Guidelines on Use of Students as Research Subjects
Enrolment in a university credit course places a student in a context where he or she is inevitably subject to the influence of power relationships on voluntary choice. Students who are invited to participate as subjects in research should not have to worry that a decision to decline the opportunity would have a negative impact on their final grades. The Tri-Council Policy Statement cautions researchers about the use of subjects who qualify as members of captive or vulnerable populations:
Voluntariness is especially relevant in research involving restricted or dependent subjects, and is absent if consent is secured by the order of authorities or as a result of coercion or manipulation. (TCPS Article 2.2)
1. The relationship between student and teacher is inherently coercive. In general, those involved in course delivery - faculty members(full-time and contractual), graduate and undergraduate students - should, where possible, seek alternatives to recruiting students currently registered in their own classes for use as research subjects. Where circumstances merit exception to this rule, they should be clearly articulated to the REB.
2. Data obtained through normal instructional practice may be approved by the REB for research purposes provided that it is used in a way that protects the confidentiality of all involved. Such information will normally qualify as secondary data and its use in research will be subject to the restrictions and provisions relevant to the secondary use of data (see TCPS, Section 3.4). Researchers can enhance the anonymity of such data by aggregating it across courses, sections and years.
3. The practice of rewarding students who serve as research subjects with bonus marks is a well-established tradition in some disciplines. It became controversial with the introduction of the TCPS on the grounds that such practices might constitute "undue inducement" compromising voluntary consent (see TCPS, Section2.2). Academic compensation for participation in research is appropriate only when participation is voluntary, students who opt out have alternative ways of earning the marks that would be apportioned for participation in research, and where serving as a research subject can reasonably be expected to result in educational benefits. The benefits of serving as a research subject may include the following:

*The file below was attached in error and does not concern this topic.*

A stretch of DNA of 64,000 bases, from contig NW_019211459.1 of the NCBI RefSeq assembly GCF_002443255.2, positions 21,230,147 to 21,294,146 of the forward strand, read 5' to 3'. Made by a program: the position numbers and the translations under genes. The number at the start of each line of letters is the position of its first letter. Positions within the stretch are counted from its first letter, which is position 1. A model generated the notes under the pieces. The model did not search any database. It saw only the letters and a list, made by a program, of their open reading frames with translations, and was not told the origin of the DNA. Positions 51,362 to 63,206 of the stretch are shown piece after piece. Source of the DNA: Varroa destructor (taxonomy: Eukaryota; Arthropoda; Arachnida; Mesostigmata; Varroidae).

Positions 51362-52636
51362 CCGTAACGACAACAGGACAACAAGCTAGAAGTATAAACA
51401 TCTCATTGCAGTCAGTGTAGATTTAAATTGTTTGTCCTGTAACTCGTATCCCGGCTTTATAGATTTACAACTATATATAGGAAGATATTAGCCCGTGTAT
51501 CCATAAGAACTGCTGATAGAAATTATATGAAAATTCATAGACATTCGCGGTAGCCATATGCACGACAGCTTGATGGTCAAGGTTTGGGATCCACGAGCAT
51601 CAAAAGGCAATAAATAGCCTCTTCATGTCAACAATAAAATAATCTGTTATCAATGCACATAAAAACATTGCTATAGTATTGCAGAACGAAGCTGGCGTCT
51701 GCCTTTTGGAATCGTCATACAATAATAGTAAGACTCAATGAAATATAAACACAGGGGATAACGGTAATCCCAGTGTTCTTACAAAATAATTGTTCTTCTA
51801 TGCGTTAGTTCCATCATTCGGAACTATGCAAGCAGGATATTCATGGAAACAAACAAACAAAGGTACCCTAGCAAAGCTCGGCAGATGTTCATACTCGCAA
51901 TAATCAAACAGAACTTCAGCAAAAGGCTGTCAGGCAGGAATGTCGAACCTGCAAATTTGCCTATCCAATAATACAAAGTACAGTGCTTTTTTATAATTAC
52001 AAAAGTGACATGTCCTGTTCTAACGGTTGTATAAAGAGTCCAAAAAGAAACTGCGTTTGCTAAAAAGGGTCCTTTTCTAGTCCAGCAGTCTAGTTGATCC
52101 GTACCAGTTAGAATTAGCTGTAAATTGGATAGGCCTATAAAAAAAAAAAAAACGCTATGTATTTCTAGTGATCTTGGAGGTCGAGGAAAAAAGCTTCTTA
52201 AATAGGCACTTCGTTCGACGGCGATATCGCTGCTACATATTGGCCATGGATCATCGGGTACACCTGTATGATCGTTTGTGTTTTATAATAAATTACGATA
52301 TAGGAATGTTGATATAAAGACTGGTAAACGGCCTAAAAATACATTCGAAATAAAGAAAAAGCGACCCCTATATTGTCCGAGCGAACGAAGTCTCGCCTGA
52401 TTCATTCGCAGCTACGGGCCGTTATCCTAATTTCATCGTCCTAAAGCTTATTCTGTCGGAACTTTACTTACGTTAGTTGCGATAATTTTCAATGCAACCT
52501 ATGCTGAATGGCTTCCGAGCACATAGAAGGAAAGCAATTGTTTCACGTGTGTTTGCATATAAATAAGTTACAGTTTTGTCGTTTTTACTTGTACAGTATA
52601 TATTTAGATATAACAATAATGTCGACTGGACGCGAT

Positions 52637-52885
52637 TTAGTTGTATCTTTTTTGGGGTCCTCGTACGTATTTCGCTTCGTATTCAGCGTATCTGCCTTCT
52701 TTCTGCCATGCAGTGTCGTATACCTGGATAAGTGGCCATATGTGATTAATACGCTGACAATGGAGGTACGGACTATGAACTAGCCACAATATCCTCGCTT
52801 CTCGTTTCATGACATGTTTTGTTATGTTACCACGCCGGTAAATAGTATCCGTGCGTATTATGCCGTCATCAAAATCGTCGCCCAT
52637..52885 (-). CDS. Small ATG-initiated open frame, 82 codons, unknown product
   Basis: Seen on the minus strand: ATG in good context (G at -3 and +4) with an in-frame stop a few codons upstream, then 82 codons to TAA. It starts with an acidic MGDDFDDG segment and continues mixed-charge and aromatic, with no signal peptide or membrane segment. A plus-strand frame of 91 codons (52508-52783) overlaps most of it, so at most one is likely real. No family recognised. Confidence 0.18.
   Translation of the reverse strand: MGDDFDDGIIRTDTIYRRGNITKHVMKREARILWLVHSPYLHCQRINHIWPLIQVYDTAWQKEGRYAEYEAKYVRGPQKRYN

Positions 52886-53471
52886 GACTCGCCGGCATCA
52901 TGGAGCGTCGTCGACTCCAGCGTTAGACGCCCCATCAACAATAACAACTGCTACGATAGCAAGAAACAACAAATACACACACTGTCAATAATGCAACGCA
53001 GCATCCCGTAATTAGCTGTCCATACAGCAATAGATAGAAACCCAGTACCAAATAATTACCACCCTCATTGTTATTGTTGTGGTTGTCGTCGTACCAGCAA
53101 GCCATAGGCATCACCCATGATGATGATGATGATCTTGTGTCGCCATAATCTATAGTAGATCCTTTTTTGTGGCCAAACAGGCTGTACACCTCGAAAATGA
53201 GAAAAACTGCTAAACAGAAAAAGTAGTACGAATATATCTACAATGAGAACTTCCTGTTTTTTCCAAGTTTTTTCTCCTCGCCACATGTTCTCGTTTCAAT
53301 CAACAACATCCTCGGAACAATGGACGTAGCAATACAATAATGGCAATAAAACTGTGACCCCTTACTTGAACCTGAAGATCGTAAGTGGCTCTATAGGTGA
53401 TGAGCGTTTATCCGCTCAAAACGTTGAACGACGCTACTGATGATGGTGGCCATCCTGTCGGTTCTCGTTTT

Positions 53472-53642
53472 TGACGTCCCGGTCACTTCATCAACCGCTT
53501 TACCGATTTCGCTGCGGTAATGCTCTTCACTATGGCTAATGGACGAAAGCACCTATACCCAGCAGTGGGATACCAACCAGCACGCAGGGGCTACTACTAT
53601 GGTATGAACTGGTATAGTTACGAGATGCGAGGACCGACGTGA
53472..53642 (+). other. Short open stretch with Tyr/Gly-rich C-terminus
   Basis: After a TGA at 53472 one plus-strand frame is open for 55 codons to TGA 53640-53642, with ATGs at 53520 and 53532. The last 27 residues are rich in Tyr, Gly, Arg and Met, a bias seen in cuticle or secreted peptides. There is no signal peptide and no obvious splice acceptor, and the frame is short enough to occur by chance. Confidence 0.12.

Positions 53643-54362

(i) participation familiarizes the participant with research methods.
(ii) participants are debriefed afterward in such a way that they have an opportunity to learn about the research in which they have been involved.
(iii) participation helps the participant to understand what it means to be a research subject, which is particularly valuable for students who may later become involved in their own human subject research.
The means by which students are recruited as research subjects, how compensation for participation is allocated, and what kind of alternatives to participation are offered, are likely to be discipline-specific. Departments using such measures are encouraged to develop their own policy regarding the use of students as research subjects and to have it approved by the REB.